- The average Asian citizen spends an inordinate amount of time in traffic
- Benefits of ridesharing are wide-ranging and includes public infrastructure investment
A RECENT study of the impact of private care use and the potential benefits of adopting ridesharing in nine major cities in Asia by global management consulting firm Boston Consulting Group (BCG) stated that, if adopted to its fullest potential, ridesharing will significantly reduce peak hour road congestion – up to 91% in Kuala Lumpur.
The study was commissioned by Uber as part of its #UnlockingCities campaign that seeks to highlight congestion problems and promote the potential benefits of adopting ridesharing in Asia.
Citizens of Asian cities have long suffered through traffic congestion, high expenditure on petrol and wasting time in traffic jams as well as looking for parking, most of which can be avoided, says the study.
For example, there are more than 5.8 million cars in Kuala Lumpur but BCG’s analysis reveals that the city only needs 60% of the cars currently on the road to get the same amount of people to where they are going.
Across Asia, the average citizen is stuck in traffic for 52 minutes and spends 26 minutes looking for parking every day, which adds up to 19 days in a year. The average driver in Kuala Lumpur spends 20 days a year stuck in traffic or looking for parking spaces. In Jakarta, the average is 68 minutes in traffic and 21 minutes looking for parking – 22 days per year.
Car owners also do not use their cars efficiently - during peak hours in Jakarta, there are 50% more cars on the roads but 50% of the cars on the road during those times carry only one person. This means that trips during rush house take 1.8 times longer than at other times.
In Singapore, despite government initiatives such the Off-Peak Car and Weekend Car schemes, and electronic road pricing, that are aimed at restricting the number of cars on the road, there are 25% more cars on the road during peak hours than the roads were designed for.
According to the BCG study, 12% of Singapore’s land is used for roads, a large percentage when compared to the 14% used for housing on the island nation. In fact, Singapore’s Land Transport Ministry has instated active vehicle ownership controls and stated that building more and more roads is not sustainable given the nation’s land constraints.
Collaboration and political will required
Can ridesharing be a solution to these problems? The study seems to state that citizens in the cities studied hope that it can.
A survey conducted as part of the study among 9,000 car owners in the nine cities in Asia showed that 40% of vehicle owners have over the past year considered stopping driving their car. In Jakarta, 29% of car owners are reconsidering owning a car.
The survey also found that while 83% of Kuala Lumpur residents said that they plan to buy a car within the next five years, 28% of this number would be willing to forego buying a car if ridesharing meets their demands, with another 54% stating that they would be somewhat willing to do this. In Jakarta, 80% of commuters surveyed plan to buy a car within the next five years and 40% of this number said that they would likely not buy a car should ridesharing meet their needs.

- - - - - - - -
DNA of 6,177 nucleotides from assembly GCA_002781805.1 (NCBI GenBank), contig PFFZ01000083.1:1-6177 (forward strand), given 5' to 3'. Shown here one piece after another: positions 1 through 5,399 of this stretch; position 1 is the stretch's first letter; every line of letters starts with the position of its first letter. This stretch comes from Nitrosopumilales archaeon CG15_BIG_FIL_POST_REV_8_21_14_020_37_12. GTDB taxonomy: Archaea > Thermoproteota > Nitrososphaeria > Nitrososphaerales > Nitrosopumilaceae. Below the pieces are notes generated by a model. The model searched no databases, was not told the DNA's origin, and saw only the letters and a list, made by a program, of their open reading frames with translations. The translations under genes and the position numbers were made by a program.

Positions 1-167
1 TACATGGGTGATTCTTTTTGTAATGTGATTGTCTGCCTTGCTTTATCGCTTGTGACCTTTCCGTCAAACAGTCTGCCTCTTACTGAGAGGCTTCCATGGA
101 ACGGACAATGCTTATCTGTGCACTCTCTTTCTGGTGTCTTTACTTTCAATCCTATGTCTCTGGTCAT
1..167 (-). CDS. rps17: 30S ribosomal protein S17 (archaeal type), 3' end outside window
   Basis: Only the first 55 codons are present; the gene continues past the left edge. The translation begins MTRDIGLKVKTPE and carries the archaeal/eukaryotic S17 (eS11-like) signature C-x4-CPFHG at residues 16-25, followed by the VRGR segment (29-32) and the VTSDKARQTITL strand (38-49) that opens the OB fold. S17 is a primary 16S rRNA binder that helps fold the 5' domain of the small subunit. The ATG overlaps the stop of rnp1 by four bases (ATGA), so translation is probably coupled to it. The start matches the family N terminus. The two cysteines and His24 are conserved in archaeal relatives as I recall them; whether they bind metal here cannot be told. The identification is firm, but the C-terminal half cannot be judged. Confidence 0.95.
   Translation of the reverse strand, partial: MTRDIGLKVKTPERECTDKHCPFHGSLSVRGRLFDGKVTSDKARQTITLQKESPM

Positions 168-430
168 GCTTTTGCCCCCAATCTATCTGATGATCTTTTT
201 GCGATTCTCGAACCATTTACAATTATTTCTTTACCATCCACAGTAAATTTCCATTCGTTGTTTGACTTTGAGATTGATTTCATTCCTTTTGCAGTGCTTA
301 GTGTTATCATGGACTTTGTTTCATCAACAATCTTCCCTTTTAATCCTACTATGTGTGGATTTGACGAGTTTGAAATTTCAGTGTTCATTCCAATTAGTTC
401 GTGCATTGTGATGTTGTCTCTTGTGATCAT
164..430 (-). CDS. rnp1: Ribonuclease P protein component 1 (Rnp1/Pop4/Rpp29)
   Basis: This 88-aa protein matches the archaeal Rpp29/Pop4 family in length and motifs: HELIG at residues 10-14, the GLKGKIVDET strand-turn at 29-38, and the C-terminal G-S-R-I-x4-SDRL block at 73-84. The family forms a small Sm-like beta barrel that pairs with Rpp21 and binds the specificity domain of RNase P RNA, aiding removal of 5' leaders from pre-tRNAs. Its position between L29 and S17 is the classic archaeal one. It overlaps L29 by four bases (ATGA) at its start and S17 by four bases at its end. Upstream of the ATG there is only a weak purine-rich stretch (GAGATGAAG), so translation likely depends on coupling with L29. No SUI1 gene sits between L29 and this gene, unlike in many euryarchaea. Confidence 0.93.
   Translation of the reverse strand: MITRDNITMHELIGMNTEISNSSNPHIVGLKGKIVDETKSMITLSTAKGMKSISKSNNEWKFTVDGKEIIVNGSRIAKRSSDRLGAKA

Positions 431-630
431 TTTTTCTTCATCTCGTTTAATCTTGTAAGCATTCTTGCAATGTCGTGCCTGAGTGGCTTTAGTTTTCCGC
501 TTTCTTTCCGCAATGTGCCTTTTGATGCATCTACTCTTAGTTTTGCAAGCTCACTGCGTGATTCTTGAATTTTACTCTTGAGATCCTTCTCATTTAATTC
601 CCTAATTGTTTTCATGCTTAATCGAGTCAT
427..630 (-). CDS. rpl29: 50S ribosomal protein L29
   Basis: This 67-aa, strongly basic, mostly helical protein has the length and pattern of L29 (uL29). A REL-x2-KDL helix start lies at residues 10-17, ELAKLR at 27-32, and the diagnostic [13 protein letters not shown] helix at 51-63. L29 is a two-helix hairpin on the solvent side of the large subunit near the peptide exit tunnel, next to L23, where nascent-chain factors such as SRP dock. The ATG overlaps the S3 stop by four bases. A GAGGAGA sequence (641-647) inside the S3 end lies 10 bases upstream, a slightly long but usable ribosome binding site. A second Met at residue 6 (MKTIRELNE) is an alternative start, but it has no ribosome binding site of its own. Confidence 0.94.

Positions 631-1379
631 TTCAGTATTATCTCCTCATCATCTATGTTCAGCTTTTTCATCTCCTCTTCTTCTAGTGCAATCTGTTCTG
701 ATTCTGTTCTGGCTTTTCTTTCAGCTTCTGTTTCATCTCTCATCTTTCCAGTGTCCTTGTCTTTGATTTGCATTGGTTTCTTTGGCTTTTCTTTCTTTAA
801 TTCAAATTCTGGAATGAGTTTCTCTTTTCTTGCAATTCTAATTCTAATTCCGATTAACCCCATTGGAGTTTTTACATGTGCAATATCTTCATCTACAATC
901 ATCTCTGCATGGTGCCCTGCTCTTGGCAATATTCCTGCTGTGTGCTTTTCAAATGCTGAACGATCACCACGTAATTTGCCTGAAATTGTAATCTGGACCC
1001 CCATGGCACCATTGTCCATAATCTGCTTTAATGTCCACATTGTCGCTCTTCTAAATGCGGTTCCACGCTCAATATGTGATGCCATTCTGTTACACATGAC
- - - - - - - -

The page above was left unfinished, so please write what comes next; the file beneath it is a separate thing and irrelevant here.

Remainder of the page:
Fifty-one percent of residents in Kuala Lumpur believe that ridesharing services can be a substitute for owning a car, provided that the services meet their expectations and desired levels of availability, price and timeliness.
The BCG study estimates that the number of private vehicles currently on the streets of Jakarta can be reduced by 60% if ridesharing becomes a viable alternative for private vehicle ownership and carpooling becomes commonplace. This will mean 2.5 million less cars on the road, significantly reducing congestion in Jakarta.
However, demand and meeting consumer expectations are not the only factors required for ridesharing to take off and benefit consumers.
For ridesharing to really work, support from the government is needed, says partner and managing director of The Boston Consulting Group Rick Ramli. He says restrictions to vehicle supply and ownership, price controls and barriers to mobile app usage can all hinder the adoption of ridesharing and limit the benefits it can bring to a city.
While this may be true, it can also be argued that, taking into consideration the findings of BCG’s study, the current number of cars that are on the road or are allowed on the road in the various cities is sufficient or even more than sufficient to transport citizens where they want to go through ridesharing.
Government collaboration with companies such as Uber, along with collaboration with relevant stakeholders, is, however, important to reduce traffic congestion and effectively manage transportation networks through the sharing of insights.
Uber’s general manager for Malaysia and Singapore Warren Tseng, says that, as an organisation that seeks to use technology to help overcome longstanding problems, Uber is keen to work collaboratively to solve these problems.
Next page: Is ridesharing relevant when public transportation systems work?